At the end sides of each of the walls (4 a-4 d) an opening (5 a-5 h) is provided as shown (openings (5 c and 5 d) are not shown but is similar to openings (5 g and 5 h)). Each of these openings (5 a-5 h) is level with the inner surface of the corresponding case parts (1 a and 1 d). Similarly, there are openings (6 a and 6 b) on the back wall (1 b) of the case (1 a), which however are not visible in the shown view of FIG. 1. This pair of openings (6 a and 6 b) exists just like the pair of openings (6 c and 6 d) in the wall (1 e) of bottom case (1 d) shown in FIG. 1. Each of these openings (6 a-6 d) has one of its long sides level with the inner surface of the corresponding case parts (1 a and 1 d) as indicated in FIG. 1. Each of the openings (6 a-6 d) occur equally about the diameters of the ring-like openings (2 a-2 d) respectively. Although only the openings (5 e-5 h and 6 c-6 d) of the bottom case (1 d) will be utilised to accommodate a wheel to be described, similar openings (5 a-5 d and 6 a-6 b) on the top case (1 a) is provided to allow easy interchange of the two case parts (1 a and 1 d). Such an interchangeability of parts can be advantageous in its manufacture and replacement.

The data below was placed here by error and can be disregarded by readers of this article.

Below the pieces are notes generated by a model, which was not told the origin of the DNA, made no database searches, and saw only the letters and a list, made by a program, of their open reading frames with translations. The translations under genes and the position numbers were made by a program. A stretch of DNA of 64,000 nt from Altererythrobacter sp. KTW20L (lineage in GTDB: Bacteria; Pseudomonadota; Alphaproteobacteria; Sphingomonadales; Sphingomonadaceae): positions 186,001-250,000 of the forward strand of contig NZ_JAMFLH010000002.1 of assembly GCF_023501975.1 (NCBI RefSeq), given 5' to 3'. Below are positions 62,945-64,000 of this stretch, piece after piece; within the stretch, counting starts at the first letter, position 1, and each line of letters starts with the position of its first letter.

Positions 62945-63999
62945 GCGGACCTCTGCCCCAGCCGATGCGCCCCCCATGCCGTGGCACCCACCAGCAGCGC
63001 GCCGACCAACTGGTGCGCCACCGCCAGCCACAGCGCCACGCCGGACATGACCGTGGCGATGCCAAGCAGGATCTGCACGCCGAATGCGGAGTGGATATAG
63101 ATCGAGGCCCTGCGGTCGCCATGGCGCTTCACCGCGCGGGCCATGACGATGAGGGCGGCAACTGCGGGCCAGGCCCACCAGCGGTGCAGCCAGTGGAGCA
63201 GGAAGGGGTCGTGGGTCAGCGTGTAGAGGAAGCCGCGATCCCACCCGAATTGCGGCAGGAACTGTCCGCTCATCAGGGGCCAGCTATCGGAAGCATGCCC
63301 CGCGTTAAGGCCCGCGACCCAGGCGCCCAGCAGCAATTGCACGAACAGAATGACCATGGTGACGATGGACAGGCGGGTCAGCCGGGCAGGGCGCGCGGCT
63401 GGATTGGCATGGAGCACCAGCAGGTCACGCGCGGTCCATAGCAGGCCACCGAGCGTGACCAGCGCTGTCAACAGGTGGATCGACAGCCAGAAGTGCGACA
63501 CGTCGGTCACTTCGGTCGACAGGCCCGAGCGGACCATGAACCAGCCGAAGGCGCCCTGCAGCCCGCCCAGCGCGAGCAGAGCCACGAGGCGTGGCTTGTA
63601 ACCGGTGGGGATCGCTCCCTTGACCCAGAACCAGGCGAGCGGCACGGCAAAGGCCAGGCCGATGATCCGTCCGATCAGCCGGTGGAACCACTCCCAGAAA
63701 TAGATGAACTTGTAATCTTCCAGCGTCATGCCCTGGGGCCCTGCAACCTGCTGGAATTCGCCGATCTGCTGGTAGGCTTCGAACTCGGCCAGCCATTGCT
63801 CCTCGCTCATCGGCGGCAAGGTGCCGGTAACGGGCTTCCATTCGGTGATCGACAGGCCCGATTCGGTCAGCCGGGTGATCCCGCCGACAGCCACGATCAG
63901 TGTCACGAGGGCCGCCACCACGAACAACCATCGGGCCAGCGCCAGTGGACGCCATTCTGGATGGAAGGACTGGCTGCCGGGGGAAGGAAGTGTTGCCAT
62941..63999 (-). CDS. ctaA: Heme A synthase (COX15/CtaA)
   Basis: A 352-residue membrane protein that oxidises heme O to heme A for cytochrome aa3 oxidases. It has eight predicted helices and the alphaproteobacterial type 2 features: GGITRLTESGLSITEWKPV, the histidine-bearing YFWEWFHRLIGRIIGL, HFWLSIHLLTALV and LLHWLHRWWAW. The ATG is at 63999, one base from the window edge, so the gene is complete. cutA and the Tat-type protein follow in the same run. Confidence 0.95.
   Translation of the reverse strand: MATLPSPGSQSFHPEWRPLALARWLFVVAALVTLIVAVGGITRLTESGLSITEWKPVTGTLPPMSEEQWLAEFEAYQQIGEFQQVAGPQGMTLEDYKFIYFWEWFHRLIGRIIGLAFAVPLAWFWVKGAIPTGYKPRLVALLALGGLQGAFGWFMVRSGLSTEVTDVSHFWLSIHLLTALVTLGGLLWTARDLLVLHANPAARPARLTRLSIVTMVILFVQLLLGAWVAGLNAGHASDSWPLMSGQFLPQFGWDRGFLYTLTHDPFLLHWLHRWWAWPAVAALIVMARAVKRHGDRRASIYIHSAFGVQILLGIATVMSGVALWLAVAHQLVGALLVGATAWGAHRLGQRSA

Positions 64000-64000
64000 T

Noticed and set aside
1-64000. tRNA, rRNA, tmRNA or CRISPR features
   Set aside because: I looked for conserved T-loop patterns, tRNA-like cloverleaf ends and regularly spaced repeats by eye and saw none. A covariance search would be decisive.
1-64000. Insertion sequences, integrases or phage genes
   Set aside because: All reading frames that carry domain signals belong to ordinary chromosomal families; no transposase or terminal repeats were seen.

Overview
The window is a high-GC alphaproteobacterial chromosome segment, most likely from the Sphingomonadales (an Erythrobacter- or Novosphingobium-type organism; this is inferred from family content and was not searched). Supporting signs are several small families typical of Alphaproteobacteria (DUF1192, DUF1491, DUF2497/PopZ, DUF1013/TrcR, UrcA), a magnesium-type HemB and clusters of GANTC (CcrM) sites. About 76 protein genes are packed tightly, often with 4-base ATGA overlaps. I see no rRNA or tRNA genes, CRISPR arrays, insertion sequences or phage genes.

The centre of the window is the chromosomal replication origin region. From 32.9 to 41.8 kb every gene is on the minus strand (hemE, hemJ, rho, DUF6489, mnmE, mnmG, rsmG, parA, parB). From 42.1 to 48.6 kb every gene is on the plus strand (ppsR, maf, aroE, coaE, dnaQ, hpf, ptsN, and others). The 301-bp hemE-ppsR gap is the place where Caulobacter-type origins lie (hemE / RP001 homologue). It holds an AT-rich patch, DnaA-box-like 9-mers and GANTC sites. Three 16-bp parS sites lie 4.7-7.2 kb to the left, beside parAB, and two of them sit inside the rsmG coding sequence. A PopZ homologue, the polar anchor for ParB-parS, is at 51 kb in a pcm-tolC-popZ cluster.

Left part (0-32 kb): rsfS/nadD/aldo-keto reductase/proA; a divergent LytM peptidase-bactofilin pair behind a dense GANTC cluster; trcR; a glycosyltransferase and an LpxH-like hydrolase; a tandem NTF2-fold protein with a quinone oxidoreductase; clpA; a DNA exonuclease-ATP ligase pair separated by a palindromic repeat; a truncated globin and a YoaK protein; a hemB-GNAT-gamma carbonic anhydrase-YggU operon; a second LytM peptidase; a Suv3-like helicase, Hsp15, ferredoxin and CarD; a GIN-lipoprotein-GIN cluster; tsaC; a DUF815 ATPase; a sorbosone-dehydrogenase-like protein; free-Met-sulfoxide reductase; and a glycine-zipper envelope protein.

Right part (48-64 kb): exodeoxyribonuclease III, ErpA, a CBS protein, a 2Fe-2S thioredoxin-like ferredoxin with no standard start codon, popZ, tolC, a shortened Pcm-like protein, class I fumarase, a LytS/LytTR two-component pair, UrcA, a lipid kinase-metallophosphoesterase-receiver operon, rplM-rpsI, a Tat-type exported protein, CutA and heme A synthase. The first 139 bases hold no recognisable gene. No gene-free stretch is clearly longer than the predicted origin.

An opening (7 a and 7 b) is provided at the front walls (1 c and 1 f) of the cases (1 a and 1 d) respectively as shown in FIG. 1. These openings (7 a and 7 b) occur midway and at the open side of the corresponding walls (1 c and 1 f). The purpose of these openings (7 a and 7 b) is to receive a suitable yarn guide through which the yarn would pass either into or out of the cartridge (1). Such an opening could also be provided at another suitable location depending on how and where the cartridge is to be employed. The yarn guide is not indicated.

The longitudinal opening (3 a) and the pair of circular openings (2 a and 2 b) of the case (1 a) occur symmetrically about the indicated axis (8 a). Similarly, the longitudinal opening (3 b) and the pair of circular openings (2 c and 2 d) of case (1 d) occur symmetrically about the indicated axis (8 b).